Evaluating the feasibility of mediated microbial fuel cells driven by thermoacidophilic methane removing biotrickling filters.

Type of content
Theses / Dissertations
Publisher's DOI/URI
Thesis discipline
Chemical Engineering
Degree name
Doctor of Philosophy
Journal Title
Journal ISSN
Volume Title
Gilbertson, Fletcher

The following thesis investigates the feasibility of a microbial fuel cell (MFC) driven by thermoacidophilic methane removing biotrickling filters (BTFs) and chemical mediators. MFCs are primarily explored for wastewater treatment applications, generating electricity from an otherwise energy-consuming process. Methane is a potent greenhouse gas abundant in biogas from anaerobic digestion in wastewater treatment. Methane abatement in this industry primarily consists of flaring to less potent CO₂, due to corrosive contaminants (H₂S) commonly found in biogas. Alternatively, methane can be converted to CO2 while also generating electricity using methane-fed MFCs.

The feasibility of methane-fed MFCs to treat biogas and other waste methane sources is hindered due to poor water solubility. One strategy to improve methane removal efficiencies is to utilize BTF reactors, which employ microbial biofilms in contact with gaseous compounds to improve mass transfer. By combining BTFs with MFCs, methane abatement, and thus, power density of the technology, could be improved. However, to capture electrons released from microbial methane degradation in the BTF, a method to bridge electron transport is required. One method is to utilize chemical mediators, which bridge electron flow from BTF biofilms to the electrode.

For a mediated MFC and BTF to be feasible, a suitable methane-degrading organism with the ability to transfer electrons quickly to mediators is required. Methane-degrading organisms (methanotrophs) are ubiquitous in nature; however, thermoacidophilic methanotrophs are rarely investigated in biotechnical applications. Moreover, thermoacidophilic methanotrophs are naturally acclimatized to sulfur environments/compounds such as H₂S, which are commonly found in biogas and are inhibotry to mesophilic methanotrophs. Thus, thermoacidophilic methane removing microbial communities in BTFs were enriched, and used along with mediators for power generation in a MFC and BTF design for treating waste methane emissions.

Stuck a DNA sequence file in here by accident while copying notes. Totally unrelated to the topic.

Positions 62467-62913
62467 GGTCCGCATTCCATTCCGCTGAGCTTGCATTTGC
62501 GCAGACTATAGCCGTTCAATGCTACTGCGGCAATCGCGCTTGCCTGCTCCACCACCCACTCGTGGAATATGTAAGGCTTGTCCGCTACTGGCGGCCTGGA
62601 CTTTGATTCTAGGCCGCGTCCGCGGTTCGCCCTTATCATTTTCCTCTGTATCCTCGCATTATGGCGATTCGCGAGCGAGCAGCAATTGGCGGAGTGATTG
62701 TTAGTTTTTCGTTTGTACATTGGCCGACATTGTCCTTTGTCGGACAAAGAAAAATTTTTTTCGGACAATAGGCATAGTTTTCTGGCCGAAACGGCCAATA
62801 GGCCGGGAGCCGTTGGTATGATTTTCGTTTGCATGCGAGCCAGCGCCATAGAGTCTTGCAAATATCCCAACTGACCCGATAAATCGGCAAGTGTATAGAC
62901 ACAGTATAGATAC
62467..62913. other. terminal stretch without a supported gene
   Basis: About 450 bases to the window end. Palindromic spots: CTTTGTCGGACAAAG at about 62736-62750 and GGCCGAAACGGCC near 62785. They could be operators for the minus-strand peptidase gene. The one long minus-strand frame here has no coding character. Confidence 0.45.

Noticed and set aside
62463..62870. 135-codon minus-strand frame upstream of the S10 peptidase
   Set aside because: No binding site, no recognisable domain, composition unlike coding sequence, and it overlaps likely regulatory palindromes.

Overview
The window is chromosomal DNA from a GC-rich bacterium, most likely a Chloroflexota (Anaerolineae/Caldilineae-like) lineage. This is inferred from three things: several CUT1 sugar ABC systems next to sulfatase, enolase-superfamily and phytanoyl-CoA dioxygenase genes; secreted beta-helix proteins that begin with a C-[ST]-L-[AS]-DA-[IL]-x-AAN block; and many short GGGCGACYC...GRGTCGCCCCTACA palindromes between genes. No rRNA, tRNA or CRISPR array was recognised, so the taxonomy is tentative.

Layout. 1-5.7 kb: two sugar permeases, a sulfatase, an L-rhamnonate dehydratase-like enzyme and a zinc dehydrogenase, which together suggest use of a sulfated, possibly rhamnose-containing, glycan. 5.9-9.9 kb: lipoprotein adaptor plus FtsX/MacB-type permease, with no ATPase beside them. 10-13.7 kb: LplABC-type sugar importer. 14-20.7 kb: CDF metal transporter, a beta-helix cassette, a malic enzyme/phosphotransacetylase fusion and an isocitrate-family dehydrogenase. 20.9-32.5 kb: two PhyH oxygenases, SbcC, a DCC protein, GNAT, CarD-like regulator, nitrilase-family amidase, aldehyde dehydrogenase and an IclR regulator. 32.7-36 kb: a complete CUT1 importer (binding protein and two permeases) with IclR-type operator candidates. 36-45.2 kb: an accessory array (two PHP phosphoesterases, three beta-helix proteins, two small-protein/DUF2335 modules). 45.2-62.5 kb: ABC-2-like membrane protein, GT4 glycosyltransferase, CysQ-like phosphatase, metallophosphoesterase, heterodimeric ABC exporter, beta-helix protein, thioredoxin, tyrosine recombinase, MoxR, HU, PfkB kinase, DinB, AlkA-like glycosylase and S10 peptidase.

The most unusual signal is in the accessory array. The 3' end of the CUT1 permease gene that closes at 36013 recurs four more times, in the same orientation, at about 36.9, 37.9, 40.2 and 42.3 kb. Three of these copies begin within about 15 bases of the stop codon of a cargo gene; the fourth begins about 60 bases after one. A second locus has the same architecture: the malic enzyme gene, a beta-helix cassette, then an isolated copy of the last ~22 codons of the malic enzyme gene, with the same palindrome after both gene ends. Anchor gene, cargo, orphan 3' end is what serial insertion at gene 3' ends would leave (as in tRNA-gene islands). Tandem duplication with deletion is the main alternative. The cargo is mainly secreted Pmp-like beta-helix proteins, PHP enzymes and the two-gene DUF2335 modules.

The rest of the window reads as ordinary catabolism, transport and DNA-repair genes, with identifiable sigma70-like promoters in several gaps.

Thermoacidophilic methane removing microbial communities were enriched in BTFs independently of MFCs, using geothermally active soil from Rotokawa, New Zealand. Four BTF reactors were operated under both microaerobic (2% O₂) and aerobic (10% O₂) conditions for 2 years, with methane elimination capacities (ECs) between 7.6–30.7 g m⁻³ hr⁻¹ under non−limiting conditions. Microbial communities in all reactors were dominated by Verrucomicrobiota thermoacidophilic methanotrophs (Methylacidiphilum). Enriched BTF communities were screened for mediator reduction, using thionine acetate, methylene blue, and neutral red, showing reduction rates up to 0.023 mmol hr-1 g-biomass⁻¹. Limiting current and spectrophotometric methods were employed to monitor mediator reduction kinetics. Thionine acetate reduction rate was superior among all mediators examined and demonstrated first-order kinetics based on electrochemical monitoring. Mediator reduction was independent of methane oxidation, and dosing with the glycolytic inhibitor iodoacetamide partially ceased thionine reduction.

Investigation of thionine in BTFs demonstrated that reactor biofilm could reduce thionine under low O₂ (< 0.1% v/v) conditions over multiple cycles. BTF microbial communities were acclimated to carbon felt anodes in a dual-chamber MFC with O₂ reduction at abiotic carbon felt cathodes. The combined thermoacidophilic BTF and MFC produced maximum power densities between 4.6−7.9 mW m⁻² and cell potentials of 0.37-0.45 V. Under micaerobic conditions BTF reactor EC was not inhibited by thionine presence; however, methane removal was undetectable during intermittent (1-5 day) O₂ starvation. The results of this thesis demonstrate a proof-of-concept of a combined BTF and mediated MFC for electricity generation and methane abatement using thermoacidophilic aerobic methanotroph communities. Moreover, electrochemical monitoring of bulk mediator reduction in suspended cultures, seeded from BTFs, revealed the dependence of mediator reduction on glycogen metabolism. These findings guide further development of methane-fed MFCs utilizing BTFs and reveal the microbial mechanisms driving mediator reduction in suspended communities.

Microbial fuel cell · biotrickling filter · mediator · power density · methanotroph
Ngā upoko tukutuku/Māori subject headings
ANZSRC fields of research
All Right Reserved